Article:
# Visualisation and plotting with Matplotlib¶

Matplotlib is the key Python package for producing so called publication-ready plot. It provides the basis for \(\omega radlib\)’s entire visualisation module, and is typically used together with NumPy - which is the other major \(\omega radlib\) dependency.

## Different ways to import matplotlib¶

### In a Python script¶

```
import matplotlib.pyplot as pl
```

### In an IPython notebook¶

```
# This magic just sets up matplotlib's interactive mode
%matplotlib
# So you have to explicitely import the module into the namespace
import matplotlib.pyplot as pl
```

If you want to enable `inline plotting`

(**mandatory if you use the** Virtual Machine for Cross-Platform Weather Radar Science)

```
# This magic just sets up matplotlib's interactive mode
%matplotlib inline
# So you have to explicitely import the module into the namespace
import matplotlib.pyplot as pl
```

`%matplotlib inline`

turns on “inline plotting”, where plot graphics will appear in your notebook. This has important implications for interactivity: for inline plotting, commands in cells below the cell that outputs a plot will not affect the plot. For example, changing the color map is not possible from cells below the cell that creates a plot. However, for other backends, such as qt4, that open a separate window, cells below those that create the plot will change the plot - it is a live
object in memory. If you are not using matplotlib in interactive mode at all, figures will only appear if you invoke `plt.show()`

.

If you do not want to use inline plotting, just use `%matplotlib`

instead of `%matplotlib inline`

. The Kernel has to be restarted for this change to become effective.

If you want to magically import numpy and matplotlib

```
%pylab
# or
%pylab inline
```

In the following, we use a sightly different syntax for `matplotlib inline`

. This is because the notebook needs to be convertable to a Python script where IPython magic does not work. Please don’t let this confuse you…

```
[1]:
```

```
# Instead of matplotlib inline
import matplotlib.pyplot as pl
try:
get_ipython().magic("matplotlib inline")
except:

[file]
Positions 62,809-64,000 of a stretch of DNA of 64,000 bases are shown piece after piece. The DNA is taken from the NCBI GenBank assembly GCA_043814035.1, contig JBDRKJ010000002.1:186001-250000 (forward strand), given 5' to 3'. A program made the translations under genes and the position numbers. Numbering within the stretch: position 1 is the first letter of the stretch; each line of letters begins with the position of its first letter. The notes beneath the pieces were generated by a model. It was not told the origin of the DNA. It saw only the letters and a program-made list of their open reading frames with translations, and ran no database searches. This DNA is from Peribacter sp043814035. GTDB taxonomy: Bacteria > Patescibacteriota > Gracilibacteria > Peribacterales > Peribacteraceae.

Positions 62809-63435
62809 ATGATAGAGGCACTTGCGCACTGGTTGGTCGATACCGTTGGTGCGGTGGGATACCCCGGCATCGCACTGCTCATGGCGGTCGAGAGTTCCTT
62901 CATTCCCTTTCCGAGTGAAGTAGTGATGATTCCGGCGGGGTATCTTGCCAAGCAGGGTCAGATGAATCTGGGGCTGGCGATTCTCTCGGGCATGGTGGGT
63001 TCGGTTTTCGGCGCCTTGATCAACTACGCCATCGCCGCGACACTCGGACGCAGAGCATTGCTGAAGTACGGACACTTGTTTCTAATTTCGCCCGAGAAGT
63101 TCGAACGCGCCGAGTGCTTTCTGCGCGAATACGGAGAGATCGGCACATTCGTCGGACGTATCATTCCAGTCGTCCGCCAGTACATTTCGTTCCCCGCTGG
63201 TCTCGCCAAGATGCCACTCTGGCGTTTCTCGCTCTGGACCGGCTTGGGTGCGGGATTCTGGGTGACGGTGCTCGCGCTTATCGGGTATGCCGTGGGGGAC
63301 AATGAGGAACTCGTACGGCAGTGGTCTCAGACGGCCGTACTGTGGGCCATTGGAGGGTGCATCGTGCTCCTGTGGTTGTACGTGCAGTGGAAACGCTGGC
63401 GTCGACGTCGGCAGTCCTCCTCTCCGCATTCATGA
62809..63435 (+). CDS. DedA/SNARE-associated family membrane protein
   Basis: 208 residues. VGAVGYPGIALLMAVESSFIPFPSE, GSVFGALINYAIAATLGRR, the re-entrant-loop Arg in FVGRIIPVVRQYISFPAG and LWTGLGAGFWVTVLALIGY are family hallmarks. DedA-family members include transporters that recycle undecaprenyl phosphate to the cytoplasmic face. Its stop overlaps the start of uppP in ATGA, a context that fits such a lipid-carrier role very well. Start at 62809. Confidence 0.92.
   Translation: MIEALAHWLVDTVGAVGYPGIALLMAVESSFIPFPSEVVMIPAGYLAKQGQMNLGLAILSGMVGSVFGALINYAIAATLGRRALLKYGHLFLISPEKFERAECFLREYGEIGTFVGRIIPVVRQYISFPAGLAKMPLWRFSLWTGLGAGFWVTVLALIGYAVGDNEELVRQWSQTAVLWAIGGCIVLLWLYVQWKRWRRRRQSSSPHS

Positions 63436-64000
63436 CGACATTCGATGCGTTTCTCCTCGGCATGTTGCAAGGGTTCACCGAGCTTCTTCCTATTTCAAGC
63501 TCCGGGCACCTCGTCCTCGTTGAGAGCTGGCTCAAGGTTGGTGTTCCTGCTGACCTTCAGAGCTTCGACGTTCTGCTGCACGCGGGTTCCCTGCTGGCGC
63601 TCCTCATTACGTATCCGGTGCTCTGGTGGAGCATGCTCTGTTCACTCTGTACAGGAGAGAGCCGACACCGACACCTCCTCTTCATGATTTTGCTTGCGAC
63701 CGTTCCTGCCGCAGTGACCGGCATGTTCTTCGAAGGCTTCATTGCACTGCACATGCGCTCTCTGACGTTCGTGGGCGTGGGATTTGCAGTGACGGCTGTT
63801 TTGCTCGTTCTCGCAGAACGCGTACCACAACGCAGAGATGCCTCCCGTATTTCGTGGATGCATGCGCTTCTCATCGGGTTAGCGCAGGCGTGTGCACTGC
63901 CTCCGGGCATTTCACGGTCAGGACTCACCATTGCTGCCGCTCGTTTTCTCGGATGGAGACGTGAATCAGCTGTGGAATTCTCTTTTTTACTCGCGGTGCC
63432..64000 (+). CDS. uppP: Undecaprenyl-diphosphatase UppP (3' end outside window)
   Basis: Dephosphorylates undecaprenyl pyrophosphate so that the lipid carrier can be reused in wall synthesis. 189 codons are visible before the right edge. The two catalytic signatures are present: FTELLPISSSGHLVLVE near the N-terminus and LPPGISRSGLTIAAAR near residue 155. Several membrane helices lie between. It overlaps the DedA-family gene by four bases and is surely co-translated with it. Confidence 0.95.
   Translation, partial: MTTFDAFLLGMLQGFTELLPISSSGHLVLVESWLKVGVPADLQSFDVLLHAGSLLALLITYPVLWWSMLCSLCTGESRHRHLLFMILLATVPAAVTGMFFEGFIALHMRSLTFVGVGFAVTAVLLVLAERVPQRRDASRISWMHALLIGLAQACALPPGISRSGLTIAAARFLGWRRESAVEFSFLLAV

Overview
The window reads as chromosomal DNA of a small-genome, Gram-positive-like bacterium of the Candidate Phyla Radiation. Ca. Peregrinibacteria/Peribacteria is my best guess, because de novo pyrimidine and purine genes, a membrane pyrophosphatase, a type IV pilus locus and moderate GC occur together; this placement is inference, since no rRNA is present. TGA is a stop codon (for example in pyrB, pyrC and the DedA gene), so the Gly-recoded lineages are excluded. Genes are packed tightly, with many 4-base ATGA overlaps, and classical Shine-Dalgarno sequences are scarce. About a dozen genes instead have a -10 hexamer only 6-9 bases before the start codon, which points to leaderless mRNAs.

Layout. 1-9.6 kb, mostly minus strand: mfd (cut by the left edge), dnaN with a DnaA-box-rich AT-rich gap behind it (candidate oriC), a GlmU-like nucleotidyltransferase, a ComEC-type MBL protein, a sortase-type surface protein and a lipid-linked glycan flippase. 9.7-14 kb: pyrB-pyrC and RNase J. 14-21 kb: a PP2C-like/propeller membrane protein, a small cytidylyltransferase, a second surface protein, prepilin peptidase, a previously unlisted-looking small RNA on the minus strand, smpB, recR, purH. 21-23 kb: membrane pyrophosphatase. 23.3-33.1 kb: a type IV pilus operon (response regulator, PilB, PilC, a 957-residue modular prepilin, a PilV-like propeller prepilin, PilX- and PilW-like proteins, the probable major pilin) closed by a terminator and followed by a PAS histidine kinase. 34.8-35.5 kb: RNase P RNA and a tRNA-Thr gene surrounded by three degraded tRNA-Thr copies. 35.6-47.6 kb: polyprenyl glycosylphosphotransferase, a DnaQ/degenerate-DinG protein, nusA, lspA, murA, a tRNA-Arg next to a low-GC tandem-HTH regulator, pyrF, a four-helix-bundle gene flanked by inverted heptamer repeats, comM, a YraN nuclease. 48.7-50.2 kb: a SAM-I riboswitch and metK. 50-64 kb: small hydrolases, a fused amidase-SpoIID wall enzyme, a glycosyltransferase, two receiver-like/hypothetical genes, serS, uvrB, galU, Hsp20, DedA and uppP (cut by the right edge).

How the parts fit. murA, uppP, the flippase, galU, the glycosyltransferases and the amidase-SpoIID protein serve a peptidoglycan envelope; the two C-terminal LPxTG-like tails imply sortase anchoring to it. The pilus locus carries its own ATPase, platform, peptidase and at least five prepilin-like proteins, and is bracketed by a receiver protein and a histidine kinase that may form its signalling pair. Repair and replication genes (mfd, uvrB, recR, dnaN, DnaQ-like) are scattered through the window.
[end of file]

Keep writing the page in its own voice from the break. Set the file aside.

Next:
pl.ion()
import numpy as np
```

```
/tmp/ipykernel_5036/38959235.py:5: DeprecationWarning: `magic(...)` is deprecated since IPython 0.13 (warning added in 8.1), use run_line_magic(magic_name, parameter_s).
get_ipython().magic("matplotlib inline")
```

## Simple plots and decorations¶

After these imports, inline plots should work rightaway, e.g. a simple line plot of the sinus function:

```
[2]:
```

```
x = np.arange(0, 4 * np.pi, 0.1)
y = np.sin(x)
pl.plot(x, y)
```

```
[2]:
```

```
[<matplotlib.lines.Line2D at 0x7f9c90d18190>]
```

## More complex plots and fine control¶

A matplotlib plot can be understood from an object-oriented perspective. Each plot consists of a figure object (like a canvas), an axes object (like a subplot or panel), and other objects such as a title, an axis, or a colorbar.

Accordingly, a plot can be developed by creating or modifying the different objects. For example, the size of the entire plot is controlled by the `Figure`

object. Each `subplot`

in that figure corresponds to an `axes`

object.

```
[3]:
```

```
# Create the figure object
fig = pl.figure(figsize=(12, 8))
# Add first axes object (of a multi-panel plot with two rows and one column)
ax = fig.add_subplot(211)
pl.plot(x, np.sin(x))
pl.title("The Sinus Function")
pl.xlabel("This is my x-axis label")
# Add second axes object
ax = fig.add_subplot(212)
pl.plot(x, np.cos(x))
pl.title("The Cosinus Function")
pl.xlabel("This is my x-axis label")
# Make sure the elements of the plot are arranged properly
pl.tight_layout()
```